On the other hand, if we renounce what wealth we have to serve the poor, as we think, authentically, the poor themselves will tell us we are fools. The poor are the last to romanticize poverty. 

Mixed with the supposed benevolence of the self-sacrificing rich is a world-weariness that seeks release from the burden of care that wealth brings. So to renounce wealth as Jesus bade the Rich Young Ruler to do is really a self-enrichment. It is to trade the world for your soul. One is simply trading earthly wealth for heavenly wealth (as Jesus said), in fact gaining heavenly wealth by giving away earthly wealth. And as Zooey says to Franny, wealth is wealth, be it heavenly or earthly, and to covet one is no more noble than to covet the other. 

The rich may also decide to give up wealth out of the guilt and self-hatred one feels precisely for being rich. So to renounce it is to do penance for the good of one's soul. And again, it is one's ­self­ one is serving, not the poor. In our day we call it "salving the conscience." 

In Saint Francis' day, the first really poor men he met, common laborers, thought him a fool and a play-actor for giving up his wealth. If he'd wanted to know the truth from the mouth of the authentically poor, they would have changed places with him in a second. And here is a great irony. Is not Saint Francis, like Father Paneloux in Camus's The Plague, silently assuming the old prejudice that poverty is a state of punishment, that the poor are ipso facto sinners? Only he assumes it is also sinful to be rich! So to atone for his sin, a rich man must embrace punitive poverty, while he secretly frowns on the less-introspective, healthier-minded poor, who show themselves to be sinners indeed in their very desire to escape poverty and embrace sinful wealth!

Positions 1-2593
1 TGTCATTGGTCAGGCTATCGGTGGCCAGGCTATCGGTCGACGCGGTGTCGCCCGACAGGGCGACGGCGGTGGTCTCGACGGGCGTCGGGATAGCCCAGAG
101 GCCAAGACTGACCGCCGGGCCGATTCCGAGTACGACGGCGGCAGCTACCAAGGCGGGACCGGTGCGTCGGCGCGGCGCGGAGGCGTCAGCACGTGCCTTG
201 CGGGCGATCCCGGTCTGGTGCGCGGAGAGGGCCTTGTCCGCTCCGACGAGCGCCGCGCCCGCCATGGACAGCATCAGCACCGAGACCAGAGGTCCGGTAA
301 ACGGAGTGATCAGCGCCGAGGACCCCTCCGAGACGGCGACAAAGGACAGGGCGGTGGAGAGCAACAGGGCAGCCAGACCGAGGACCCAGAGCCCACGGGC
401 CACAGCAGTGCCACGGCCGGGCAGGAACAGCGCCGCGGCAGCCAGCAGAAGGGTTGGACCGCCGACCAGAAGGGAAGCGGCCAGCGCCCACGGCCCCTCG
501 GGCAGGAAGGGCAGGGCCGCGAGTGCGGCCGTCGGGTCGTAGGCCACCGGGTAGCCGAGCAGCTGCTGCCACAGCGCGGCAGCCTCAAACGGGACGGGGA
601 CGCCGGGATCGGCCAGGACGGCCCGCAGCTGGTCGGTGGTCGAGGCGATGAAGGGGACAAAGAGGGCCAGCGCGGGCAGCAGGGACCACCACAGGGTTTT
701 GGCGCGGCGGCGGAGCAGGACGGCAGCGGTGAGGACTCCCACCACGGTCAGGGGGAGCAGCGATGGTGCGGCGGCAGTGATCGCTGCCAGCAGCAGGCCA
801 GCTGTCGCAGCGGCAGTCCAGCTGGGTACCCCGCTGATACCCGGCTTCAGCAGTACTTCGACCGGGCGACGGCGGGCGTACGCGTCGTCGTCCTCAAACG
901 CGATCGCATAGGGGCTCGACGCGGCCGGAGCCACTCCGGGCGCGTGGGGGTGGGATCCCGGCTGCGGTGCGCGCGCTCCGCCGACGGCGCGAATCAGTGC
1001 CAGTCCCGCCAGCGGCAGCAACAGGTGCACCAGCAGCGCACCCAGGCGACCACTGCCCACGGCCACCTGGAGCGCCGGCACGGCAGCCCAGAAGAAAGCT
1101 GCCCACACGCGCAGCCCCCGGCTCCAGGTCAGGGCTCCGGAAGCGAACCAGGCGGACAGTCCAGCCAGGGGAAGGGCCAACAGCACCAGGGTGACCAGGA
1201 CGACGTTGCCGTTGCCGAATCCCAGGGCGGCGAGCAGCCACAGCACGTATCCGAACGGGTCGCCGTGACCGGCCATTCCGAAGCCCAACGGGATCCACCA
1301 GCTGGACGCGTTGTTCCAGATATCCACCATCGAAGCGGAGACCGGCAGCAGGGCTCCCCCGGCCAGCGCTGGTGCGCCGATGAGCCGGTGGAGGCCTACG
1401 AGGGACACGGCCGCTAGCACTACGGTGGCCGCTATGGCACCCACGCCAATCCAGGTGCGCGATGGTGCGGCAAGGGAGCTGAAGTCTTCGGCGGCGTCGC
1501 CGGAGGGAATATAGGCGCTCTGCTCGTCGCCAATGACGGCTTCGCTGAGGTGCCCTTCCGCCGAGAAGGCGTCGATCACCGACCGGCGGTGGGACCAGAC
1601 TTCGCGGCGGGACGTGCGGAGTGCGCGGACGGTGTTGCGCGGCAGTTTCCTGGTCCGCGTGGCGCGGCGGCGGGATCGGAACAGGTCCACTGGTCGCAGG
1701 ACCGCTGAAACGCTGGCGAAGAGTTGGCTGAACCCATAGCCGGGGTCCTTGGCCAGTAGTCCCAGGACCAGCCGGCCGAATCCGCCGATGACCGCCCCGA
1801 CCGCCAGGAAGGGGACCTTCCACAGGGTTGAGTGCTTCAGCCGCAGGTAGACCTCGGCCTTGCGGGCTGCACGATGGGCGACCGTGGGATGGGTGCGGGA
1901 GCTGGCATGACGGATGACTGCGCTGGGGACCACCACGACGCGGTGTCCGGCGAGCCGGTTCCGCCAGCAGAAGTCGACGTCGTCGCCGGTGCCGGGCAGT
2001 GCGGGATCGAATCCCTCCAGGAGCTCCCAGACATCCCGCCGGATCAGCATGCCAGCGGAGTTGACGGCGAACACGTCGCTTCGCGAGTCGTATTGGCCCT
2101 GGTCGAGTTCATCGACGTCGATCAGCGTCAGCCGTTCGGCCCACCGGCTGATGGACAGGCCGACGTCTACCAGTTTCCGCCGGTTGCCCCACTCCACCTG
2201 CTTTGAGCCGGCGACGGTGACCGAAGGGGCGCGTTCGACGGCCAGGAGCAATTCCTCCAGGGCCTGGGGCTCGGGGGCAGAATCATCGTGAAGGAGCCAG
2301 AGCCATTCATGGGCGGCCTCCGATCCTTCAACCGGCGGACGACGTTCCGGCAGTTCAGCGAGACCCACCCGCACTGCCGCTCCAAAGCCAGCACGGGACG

Father Paneloux is finally consumed by the plague of liberal self-hatred, done in, really, by a heart ailment, a heart that bleeds too much for the victims who are victims not by masochis tic choice (like himself) but by sadistic fate. 

Faced with such an apparently intractable dilemma, what stance can one take? Perhaps one must decide to accept the reality of the fatalistic proverb "The poor you have always with you," deciding both to help them when you can, and not to let the fact of their plight make your life as miserable as theirs by feeling guilty for not sharing their lot. And it will do neither you nor them any good to decide to share their lot in truth. To jump from Bunuel to Bergman (specifically the final speech of Gustav Adolf Eckdahl in Fanny and Alexander), I suggest you give yourself the luxury of taking shelter in the "little world" of your own life and chosen associations, in full cognizance of the inescapable fact that outside evil breaks its chains and runs amok like a mad dog. It's what the poor would do if they could. 

Robert M. Price